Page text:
Golf is the most Scottish thing about Scotland
1 December 2017
Golf is more Scottish than Scotland, St Andrew, tartan, whisky, the Saltire, bagpipes, kilts, haggis or the Highland Games (but not Nessie).
There are many claims that golf was invented elsewhere, except that it clearly wasn't as no other country had the right combination of ball, club and land to create the game we play today. Whatever these other games were, they were not golf. By contrast, the origins of other Scottish developments go unchallenged, yet golf is more Scottish than any of them.
1. ‘Scots’ Roman 312
The word 'Scotti' was used by the Romans to describe tribes that raided the British mainland from Ireland. It was later applied (by others) to the Gaels of the Kingdom of Dal Riata based at Dunadd in Argyle, who came to eclipse the Picts in the north east. The first term for the national kingdom, used in 900 CE was 'Alba', whose reference is uncertain and which is now only used by Scottish official bodies. Eventually, the land north of the River Forth became known as Scotia and then Scotland. So the word 'Scots' isn't Scottish or Gaelic and it means 'pirates'.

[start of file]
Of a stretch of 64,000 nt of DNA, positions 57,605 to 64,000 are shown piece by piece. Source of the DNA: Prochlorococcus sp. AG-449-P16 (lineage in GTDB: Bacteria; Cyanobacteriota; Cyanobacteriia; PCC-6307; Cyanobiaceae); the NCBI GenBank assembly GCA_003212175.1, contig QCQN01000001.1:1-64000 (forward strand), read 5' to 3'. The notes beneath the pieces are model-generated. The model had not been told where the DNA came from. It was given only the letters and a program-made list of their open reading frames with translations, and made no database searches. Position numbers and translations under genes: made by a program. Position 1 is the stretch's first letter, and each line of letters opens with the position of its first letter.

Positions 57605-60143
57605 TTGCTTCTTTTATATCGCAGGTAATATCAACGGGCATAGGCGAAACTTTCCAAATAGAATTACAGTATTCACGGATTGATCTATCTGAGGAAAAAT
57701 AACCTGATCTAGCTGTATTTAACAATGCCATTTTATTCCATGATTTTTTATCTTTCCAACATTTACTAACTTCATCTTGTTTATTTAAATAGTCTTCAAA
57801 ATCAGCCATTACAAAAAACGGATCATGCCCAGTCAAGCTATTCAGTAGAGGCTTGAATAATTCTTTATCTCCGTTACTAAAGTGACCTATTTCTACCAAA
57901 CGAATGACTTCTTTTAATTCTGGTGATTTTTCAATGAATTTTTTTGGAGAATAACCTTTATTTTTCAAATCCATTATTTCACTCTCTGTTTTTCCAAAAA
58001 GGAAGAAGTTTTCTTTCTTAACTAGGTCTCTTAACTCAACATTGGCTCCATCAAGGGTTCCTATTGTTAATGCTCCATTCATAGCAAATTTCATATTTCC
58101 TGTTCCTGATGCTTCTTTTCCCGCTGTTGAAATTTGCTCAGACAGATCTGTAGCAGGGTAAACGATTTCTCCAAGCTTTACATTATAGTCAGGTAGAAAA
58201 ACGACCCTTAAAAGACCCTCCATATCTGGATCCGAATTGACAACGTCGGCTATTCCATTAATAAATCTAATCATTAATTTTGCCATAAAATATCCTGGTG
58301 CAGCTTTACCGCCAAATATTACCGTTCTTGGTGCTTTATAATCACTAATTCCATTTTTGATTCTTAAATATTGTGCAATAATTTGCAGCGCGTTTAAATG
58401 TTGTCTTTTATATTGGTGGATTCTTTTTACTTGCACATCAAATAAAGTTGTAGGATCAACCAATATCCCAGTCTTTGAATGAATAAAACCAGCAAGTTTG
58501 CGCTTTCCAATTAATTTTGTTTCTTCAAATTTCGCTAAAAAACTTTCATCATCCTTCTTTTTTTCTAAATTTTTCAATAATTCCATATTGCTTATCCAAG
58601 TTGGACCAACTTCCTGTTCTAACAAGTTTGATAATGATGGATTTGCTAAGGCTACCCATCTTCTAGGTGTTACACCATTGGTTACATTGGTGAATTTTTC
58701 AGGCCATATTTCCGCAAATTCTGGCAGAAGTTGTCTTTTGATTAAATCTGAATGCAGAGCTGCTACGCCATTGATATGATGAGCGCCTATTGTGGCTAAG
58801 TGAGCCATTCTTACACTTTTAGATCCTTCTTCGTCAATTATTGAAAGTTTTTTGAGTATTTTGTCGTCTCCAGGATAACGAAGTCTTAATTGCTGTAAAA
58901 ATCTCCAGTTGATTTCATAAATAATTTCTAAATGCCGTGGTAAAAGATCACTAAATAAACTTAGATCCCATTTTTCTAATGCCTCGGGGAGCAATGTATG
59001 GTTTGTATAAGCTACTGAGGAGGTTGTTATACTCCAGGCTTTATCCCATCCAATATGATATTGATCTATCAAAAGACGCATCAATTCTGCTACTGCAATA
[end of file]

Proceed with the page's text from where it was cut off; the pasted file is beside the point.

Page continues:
2. St Andrew Galilean 5 or 6 BCE
The Scottish patron Saint was an apostle, born in Galilee circa 5 or 6 BCE. He never set foot in Scotland, whereas he is believed to have preached round the Black Sea, including in Romania and Ukraine, whose patron saint he also is. It is true that 'relics' that were claimed to be the Saint's body-parts were brought to Scotland hundreds of years later. They were destroyed in the Reformation, so their provenance is now academic. The Scots formally claimed St Andrew in the 1320 Declaration of Arbroath in order to boost their argument for independence with the Pope. However, St Andrew isn't Scottish and the Scots have long shared him as a patron saint with several other countries.
3. Tartan 1471
The first Scottish mention of tartan is in the royal accounts in 1471 for King James III and His Queen. This is fourteen years after the first mention of golf. The word 'tartan' appears to be French - ‘tiretaine’ - describing a woollen material of no particular pattern or colour. Designs similar to modern tartans were first seen in Ireland, though tartan like material has been found in tombs in the far east dated to 1500 years ago. There are believed to be over 5,000 tartans today, most of which post-date the 1800s. The present system of defined clan tartans only became popular under the Victorians. So tartan was adopted by the Scots, but by no means as exclusively as golf and much later than it.
4. Whisky 1494